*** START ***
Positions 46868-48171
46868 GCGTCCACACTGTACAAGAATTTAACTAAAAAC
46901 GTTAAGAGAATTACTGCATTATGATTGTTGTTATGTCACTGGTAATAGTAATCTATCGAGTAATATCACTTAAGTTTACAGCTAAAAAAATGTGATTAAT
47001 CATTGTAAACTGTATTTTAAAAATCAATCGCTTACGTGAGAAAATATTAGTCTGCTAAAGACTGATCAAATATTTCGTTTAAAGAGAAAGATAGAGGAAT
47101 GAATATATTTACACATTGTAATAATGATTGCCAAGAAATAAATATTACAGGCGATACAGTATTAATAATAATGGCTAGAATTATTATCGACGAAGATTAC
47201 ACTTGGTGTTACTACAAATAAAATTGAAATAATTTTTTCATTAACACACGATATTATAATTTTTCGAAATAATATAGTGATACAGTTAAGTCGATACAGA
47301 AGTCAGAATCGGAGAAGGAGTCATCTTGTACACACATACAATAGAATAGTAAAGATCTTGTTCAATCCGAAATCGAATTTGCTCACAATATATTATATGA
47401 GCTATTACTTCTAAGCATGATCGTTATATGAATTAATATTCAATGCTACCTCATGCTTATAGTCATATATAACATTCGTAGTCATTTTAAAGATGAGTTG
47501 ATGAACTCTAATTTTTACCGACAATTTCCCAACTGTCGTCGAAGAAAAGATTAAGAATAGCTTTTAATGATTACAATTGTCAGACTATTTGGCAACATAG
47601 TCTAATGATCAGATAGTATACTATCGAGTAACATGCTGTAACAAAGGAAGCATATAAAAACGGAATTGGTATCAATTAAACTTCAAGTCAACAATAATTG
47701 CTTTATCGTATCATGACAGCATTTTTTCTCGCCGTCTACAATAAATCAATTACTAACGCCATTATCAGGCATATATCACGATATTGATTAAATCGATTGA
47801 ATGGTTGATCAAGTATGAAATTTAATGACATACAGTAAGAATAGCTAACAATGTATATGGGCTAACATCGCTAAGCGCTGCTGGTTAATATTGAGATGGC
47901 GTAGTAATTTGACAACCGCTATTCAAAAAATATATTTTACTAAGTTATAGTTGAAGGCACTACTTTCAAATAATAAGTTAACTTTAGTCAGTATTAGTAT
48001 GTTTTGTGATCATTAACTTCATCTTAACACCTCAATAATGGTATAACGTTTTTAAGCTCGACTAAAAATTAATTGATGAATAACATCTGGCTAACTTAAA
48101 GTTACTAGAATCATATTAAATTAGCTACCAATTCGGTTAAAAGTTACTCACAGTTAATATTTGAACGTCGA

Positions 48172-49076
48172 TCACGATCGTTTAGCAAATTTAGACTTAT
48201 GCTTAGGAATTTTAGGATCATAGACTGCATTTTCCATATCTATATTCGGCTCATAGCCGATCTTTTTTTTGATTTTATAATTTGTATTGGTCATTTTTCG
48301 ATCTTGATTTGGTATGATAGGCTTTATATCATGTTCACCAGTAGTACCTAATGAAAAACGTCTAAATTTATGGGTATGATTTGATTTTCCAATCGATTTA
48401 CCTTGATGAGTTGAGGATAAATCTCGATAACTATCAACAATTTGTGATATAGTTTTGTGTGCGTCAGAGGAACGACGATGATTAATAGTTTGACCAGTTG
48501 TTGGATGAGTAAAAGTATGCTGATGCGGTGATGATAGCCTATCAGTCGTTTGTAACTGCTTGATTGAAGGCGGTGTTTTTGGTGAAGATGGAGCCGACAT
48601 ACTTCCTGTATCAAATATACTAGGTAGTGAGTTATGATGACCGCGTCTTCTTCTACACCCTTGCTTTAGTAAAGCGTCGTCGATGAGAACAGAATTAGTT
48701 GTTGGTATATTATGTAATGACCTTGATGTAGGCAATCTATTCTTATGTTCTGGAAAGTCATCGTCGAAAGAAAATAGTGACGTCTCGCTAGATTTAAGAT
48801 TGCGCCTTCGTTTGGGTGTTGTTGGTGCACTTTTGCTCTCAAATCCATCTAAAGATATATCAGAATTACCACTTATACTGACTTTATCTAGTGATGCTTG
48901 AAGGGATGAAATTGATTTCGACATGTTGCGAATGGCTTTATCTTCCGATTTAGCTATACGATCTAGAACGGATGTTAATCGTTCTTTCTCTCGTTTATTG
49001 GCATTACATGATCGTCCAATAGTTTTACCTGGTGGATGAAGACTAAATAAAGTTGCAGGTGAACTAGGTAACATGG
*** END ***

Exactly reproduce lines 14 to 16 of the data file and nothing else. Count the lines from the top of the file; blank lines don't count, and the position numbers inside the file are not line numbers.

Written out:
48001 GTTTTGTGATCATTAACTTCATCTTAACACCTCAATAATGGTATAACGTTTTTAAGCTCGACTAAAAATTAATTGATGAATAACATCTGGCTAACTTAAA
48101 GTTACTAGAATCATATTAAATTAGCTACCAATTCGGTTAAAAGTTACTCACAGTTAATATTTGAACGTCGA

Positions 48172-49076